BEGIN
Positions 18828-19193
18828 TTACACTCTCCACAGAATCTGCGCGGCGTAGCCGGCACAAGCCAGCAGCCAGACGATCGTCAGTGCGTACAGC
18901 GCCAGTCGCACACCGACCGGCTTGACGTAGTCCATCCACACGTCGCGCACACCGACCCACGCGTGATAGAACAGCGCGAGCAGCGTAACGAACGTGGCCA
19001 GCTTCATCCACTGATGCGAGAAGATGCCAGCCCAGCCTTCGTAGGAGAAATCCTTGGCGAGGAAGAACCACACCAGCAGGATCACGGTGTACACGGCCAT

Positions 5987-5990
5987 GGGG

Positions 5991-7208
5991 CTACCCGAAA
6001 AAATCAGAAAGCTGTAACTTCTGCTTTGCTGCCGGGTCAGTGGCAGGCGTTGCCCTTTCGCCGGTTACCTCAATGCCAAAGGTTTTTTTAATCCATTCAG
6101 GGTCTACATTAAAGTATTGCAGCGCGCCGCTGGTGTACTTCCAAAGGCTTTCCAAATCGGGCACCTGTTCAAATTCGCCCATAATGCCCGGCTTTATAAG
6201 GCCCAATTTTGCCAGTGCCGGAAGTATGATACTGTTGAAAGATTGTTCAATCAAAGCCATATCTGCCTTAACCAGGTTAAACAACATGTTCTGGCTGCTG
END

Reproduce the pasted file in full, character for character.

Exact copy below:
Positions 18828-19193
18828 TTACACTCTCCACAGAATCTGCGCGGCGTAGCCGGCACAAGCCAGCAGCCAGACGATCGTCAGTGCGTACAGC
18901 GCCAGTCGCACACCGACCGGCTTGACGTAGTCCATCCACACGTCGCGCACACCGACCCACGCGTGATAGAACAGCGCGAGCAGCGTAACGAACGTGGCCA
19001 GCTTCATCCACTGATGCGAGAAGATGCCAGCCCAGCCTTCGTAGGAGAAATCCTTGGCGAGGAAGAACCACACCAGCAGGATCACGGTGTACACGGCCAT

Positions 5987-5990
5987 GGGG

Positions 5991-7208
5991 CTACCCGAAA
6001 AAATCAGAAAGCTGTAACTTCTGCTTTGCTGCCGGGTCAGTGGCAGGCGTTGCCCTTTCGCCGGTTACCTCAATGCCAAAGGTTTTTTTAATCCATTCAG
6101 GGTCTACATTAAAGTATTGCAGCGCGCCGCTGGTGTACTTCCAAAGGCTTTCCAAATCGGGCACCTGTTCAAATTCGCCCATAATGCCCGGCTTTATAAG
6201 GCCCAATTTTGCCAGTGCCGGAAGTATGATACTGTTGAAAGATTGTTCAATCAAAGCCATATCTGCCTTAACCAGGTTAAACAACATGTTCTGGCTGCTG